What some consider a recent fad has really been around for thousands of years and is part of one of the oldest medical systems: Ayurvedic medicine. Oil Pulling was first mentioned in Indian Ayurvedic texts written over 700 years BCE.
What is Oil Pulling?
Oil pulling is an ancient remedy from India that is used for the following:
- Preventing tooth decay
- Establishing healthy gums
- Getting rid of bad breath
- Inhibiting the adhesion of plaque
- Whitening teeth
To perform, you simply take 1 to 2 tablespoons of your oil of choice (we recommend organic, raw coconut oil) and swish it around in your mouth for 10 to 20 minutes. The oil attracts and pulls out bacteria, viruses, fungi, and toxins.
In order to discuss the reason behind this phenomenon, we’ll need to journey back to Biology 101 for just a moment. As you may remember, bacteria and other microbes are single cell creatures whose skin is a fatty membrane. When they come into contact with oil, they stick to it.
As you draw the oil through your teeth and around your gums, it is picking up these toxins that are hiding in the crevices of your gums and in the microscopic tubules that run through your teeth. After about 5 minutes, you’ll notice the oil turning a milky white, which indicates the presence of bacteria.
And, voila! If nothing else, you now have a mouth that has a reduced number of bacteria and toxins running amok in it.
Why Coconut Oil?
Coconut oil is often recommended due to its high lauric acid content, which is also found in high concentrations in human breast milk. It’s estimated that approximately 50 percent of the fat in coconut oil is made up of this type of antimicrobial acid.
And one of the bacteria it disposes of is Streptococcus mutans, the bacteria that is considered the number-one culprit behind tooth decay.
Another ingredient found in coconut oil is capric acid, which is also known for its antimicrobial properties. So, not only are you drawing toxins out of hidden crevices, you are destroying them in the process.
A study conducted on a group of adolescents age 16 to 18 found a significant reduction in plaque and gingival indices after just 7 days of coconut oil pulling.
Sesame oil is another option for those that have difficulty with the thickness and taste of coconut oil.
One study conducted on a group of people with mild to moderate plaque and gingivitis revealed that, after 45 days, the group that performed sesame oil pulling showed a significant reduction in plaque and gingivitis, while the group that did not use oil pulling showed an increase.
There are a few additional instructions you should follow in order to get the most from your oil pulling routine.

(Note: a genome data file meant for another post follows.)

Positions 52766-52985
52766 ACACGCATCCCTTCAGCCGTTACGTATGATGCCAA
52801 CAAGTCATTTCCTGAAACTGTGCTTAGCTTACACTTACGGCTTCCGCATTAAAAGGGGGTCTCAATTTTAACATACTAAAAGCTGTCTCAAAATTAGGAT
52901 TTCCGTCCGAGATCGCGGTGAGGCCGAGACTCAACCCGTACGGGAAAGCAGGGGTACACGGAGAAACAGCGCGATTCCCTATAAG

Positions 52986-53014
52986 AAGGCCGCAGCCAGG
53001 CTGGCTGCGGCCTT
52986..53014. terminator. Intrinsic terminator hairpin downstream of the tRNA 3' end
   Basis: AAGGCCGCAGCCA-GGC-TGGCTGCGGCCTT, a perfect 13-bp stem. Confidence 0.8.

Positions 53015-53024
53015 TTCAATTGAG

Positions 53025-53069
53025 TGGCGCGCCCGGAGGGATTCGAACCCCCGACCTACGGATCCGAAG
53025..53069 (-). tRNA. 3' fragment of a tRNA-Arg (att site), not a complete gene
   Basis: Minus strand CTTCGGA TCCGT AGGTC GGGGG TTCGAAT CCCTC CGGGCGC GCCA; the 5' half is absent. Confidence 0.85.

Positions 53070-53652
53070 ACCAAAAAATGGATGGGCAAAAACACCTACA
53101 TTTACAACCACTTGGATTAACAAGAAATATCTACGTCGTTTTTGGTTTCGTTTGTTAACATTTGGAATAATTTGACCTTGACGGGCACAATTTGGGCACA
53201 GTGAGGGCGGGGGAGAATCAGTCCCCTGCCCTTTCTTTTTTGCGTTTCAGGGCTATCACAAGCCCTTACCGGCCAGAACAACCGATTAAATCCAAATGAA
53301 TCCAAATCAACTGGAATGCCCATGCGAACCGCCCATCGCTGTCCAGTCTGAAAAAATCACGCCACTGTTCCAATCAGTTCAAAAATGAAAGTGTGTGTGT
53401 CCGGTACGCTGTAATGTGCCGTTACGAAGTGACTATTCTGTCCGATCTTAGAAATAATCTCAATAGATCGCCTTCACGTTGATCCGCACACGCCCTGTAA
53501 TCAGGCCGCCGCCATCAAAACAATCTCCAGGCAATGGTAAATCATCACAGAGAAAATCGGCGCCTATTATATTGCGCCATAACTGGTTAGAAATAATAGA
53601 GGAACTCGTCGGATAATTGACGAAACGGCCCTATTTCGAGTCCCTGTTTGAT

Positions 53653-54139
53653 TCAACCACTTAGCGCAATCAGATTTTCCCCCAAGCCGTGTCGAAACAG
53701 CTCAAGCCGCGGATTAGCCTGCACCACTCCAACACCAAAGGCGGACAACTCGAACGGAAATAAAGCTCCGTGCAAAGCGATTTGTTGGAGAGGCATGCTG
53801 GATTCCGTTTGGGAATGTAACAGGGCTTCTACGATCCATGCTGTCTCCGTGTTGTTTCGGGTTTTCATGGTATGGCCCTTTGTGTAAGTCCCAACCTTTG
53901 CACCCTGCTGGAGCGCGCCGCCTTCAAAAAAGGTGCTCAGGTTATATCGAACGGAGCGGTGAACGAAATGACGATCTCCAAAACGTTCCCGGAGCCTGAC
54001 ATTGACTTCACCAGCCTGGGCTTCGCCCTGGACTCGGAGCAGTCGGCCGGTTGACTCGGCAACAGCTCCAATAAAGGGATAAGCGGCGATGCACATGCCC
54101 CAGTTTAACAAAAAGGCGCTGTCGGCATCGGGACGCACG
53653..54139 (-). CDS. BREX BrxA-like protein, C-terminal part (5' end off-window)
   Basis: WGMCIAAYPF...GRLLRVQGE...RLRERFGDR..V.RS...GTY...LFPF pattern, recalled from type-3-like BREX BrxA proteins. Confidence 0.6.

- Make it a routine. Perform at least three to five times a week first thing in the morning, before you have had anything to eat or drink.
- Don’t swallow it. This once beneficial oil now houses a host of microbes.
- Once your 10 to 20 minutes is complete, spit out the oil in a garbage can. Spitting it into the sink will likely cause plumbing problems as the oil hardens and clogs the pipes.
- Rinse, brush your teeth, and smile.
How Does Oil Pulling Help your Whole Body?
The tongue is the beginning of your digestive tract, which continues on for about 30 more feet. In Ayurvedic medicine, each organ is connected to a different section of the tongue. For instance, the part of your tongue that corresponds with your intestines is found in the back central part of your tongue with your kidneys on either side.
Because of this connection, in the process of drawing toxins out of your mouth, Ayurvedic tradition teaches that you are detoxifying your whole body. This holistic health approach is very similar to eastern healing traditions, such as acupuncture, that have also been around for thousands of years.
According to a report in the Journal of Traditional and Complementary Medicine, oil pulling is “believed to cure more than thirty systemic diseases when practiced regularly and as directed.”
Over thirty systemic diseases? That seems like a statement bordering on irrational.
However, upon further study, when you realize that there are millions of bacteria living in your mouth, and that these bacteria have been associated with cardiovascular disease, diabetes, kidney disease, pneumonia, meningitis, arthritis and sinusitis, to name just a few, you begin to wonder if the author wasn’t underestimating the power of oil pulling.
- Shanbhag, Vagish Kumar. “Oil pulling for maintaining oral hygiene–A review.” Journal of Traditional and Complementary Medicine. 01/2017.
- Emery, Jessica T. DMD. “How Dental Professionals can Respond to ‘Oil Pulling’ Patients.” DentistryiQ. 03/2014.
- Cheshire, Sara. “Does Oil Pulling Work?” CNN. 08/2014.
- Saravanan, Deepshika et al. “Effect of Oil Pulling with Sesame Oil on Plaque-induced Gingivitis: A Microbiological Study.” J Orofac Res. 03/2013.
- Peedikayil, Faizal C. et al. “Effect of coconut oil in plaque related gingivitis–A preliminary report.” Nigerian Medical Journal. 03/2015.